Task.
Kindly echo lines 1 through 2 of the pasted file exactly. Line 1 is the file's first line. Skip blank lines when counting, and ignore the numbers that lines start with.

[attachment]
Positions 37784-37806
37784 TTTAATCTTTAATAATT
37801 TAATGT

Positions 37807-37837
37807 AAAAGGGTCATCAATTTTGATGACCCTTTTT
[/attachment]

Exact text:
Positions 37784-37806
37784 TTTAATCTTTAATAATT